Ex-NHL exec: Pride tape ban is ‘serious setback’

Former NHL executive Brian Burke has sharply criticized the league’s decision to ban players from using rainbow-colored stick tape in support of the LGBTQ+ community this season.

Burke, who spent six years as the NHL’s executive vice president and director of hockey operations, said Wednesday in a statement posted to social media that the leaguewide ban on rainbow tape removes meaningful support to protect a select few who don’t want to answer questions about their choices.

“This is not inclusion or progress,” Burke, now president of the PWHL players’ association, said. “Fans look to teams and the league to show they are welcome, and this directive closes a door that’s been open for the last decade. Make no mistake, this is a surprising and serious setback.”

The NHL sent a memo to teams last week clarifying what players can and cannot do as part of theme celebrations this season, including a ban on the use of rainbow tape for the Pride nights that have become a hot-button issue in hockey.

The updated guidance reaffirms that on-ice player uniforms and gear for games, warmups and official team practices cannot be altered to reflect theme nights, including Pride, Hockey Fights Cancer or military appreciation celebrations. Players can voluntarily participate in themed celebrations off the ice.

Pride Tape co-founder Kristopher Wells told SportsNet that he has received calls from “a number of NHL players” about the league’s decision.

“I would not be surprised at all if you saw an NHL player use Pride Tape, regardless of what the NHL said,” Wells told SportsNet. “I think the players will find a way to make their own statements.

“We’ve had people from across the hockey world contact us and express their disappointment with this decision. But they remain undeterred that they’re going to continue to find ways to show their support.”

Burke, a longtime advocate for the LGBTQ+ community who also worked over two decades in front offices for five teams, said he is “deeply disappointed in the NHL’s decision to ban on-ice support for community causes.”

“I’ve worked in a variety of NHL markets over the last 35 years and have always made it a priority for my teams to commit substantial time, energy and resources to engage with and support local organizations and causes,” Burke said.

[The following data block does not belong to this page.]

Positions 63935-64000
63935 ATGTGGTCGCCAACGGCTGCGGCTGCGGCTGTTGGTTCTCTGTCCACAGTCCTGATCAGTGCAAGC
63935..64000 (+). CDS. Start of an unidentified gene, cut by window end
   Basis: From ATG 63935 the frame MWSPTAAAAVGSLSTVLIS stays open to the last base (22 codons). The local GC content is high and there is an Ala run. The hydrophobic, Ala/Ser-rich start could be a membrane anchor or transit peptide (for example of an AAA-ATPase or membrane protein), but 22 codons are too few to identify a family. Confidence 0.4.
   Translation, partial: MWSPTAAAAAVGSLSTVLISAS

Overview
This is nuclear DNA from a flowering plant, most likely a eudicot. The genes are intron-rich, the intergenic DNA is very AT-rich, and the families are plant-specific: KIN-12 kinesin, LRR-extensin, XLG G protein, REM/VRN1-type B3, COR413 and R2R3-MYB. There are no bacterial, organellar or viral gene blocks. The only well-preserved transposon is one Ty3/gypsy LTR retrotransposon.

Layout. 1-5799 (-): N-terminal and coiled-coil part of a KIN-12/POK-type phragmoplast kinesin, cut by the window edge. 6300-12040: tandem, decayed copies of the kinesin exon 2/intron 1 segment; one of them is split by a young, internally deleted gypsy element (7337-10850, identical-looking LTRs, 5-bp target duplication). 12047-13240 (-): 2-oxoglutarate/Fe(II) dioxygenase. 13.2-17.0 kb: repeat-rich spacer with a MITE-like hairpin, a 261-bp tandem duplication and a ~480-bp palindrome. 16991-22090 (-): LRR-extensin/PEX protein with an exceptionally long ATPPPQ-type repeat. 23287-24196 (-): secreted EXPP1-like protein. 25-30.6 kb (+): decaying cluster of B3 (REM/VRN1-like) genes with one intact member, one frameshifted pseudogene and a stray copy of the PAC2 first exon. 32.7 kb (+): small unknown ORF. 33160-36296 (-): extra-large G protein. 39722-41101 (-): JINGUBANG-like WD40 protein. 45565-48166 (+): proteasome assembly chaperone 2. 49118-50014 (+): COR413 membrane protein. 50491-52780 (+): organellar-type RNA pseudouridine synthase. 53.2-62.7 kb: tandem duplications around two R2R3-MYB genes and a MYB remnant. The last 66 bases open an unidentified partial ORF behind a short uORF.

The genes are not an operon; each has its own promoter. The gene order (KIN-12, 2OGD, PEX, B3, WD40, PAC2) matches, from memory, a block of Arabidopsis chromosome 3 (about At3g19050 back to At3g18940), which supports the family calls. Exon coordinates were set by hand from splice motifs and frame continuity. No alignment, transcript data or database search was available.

The You Can Play (YCP) Project, an organization that advocates for LGBTQ+ participation in sports and has partnered with the NHL for the past decade, similarly ripped the league by saying, “If Hockey is for Everyone, this is not the way forward.”

“It is now clear that the NHL is stepping back from its longstanding commitment to inclusion, and continuing to unravel all of its one-time industry-leading work on 2SLGBTQ+ belonging,” the YCP Project said in a statement. “We are now at a point where all the progress made, and relationships established with our community, is in jeopardy.

“Making decisions to eradicate our visibility in hockey — by eliminating symbols like jerseys and now Pride Tape — immediately stunts the impact of bringing in more diverse fans and players into the sport.”

An NHL spokesperson told ESPN’s Greg Wyshynski earlier this week that Pride tape had been allowed for years as an exception to its stick tape restrictions, which otherwise would allow players to use only black or white tape. The league said the current ban on Pride tape was to prevent teams and players from using it as an “end around” to violate the new uniform policy.

Stickers and ribbons are also banned from player uniforms, although coaches are allowed to wear ribbons.

The NHL decided in June not to allow teams to wear any theme jerseys for warmups after a handful of players opted out of those situations during Pride night last season. The league has said players opting out of Pride nights served as a distraction to the work its teams were doing in the community.

Information from The Associated Press was used in this report.

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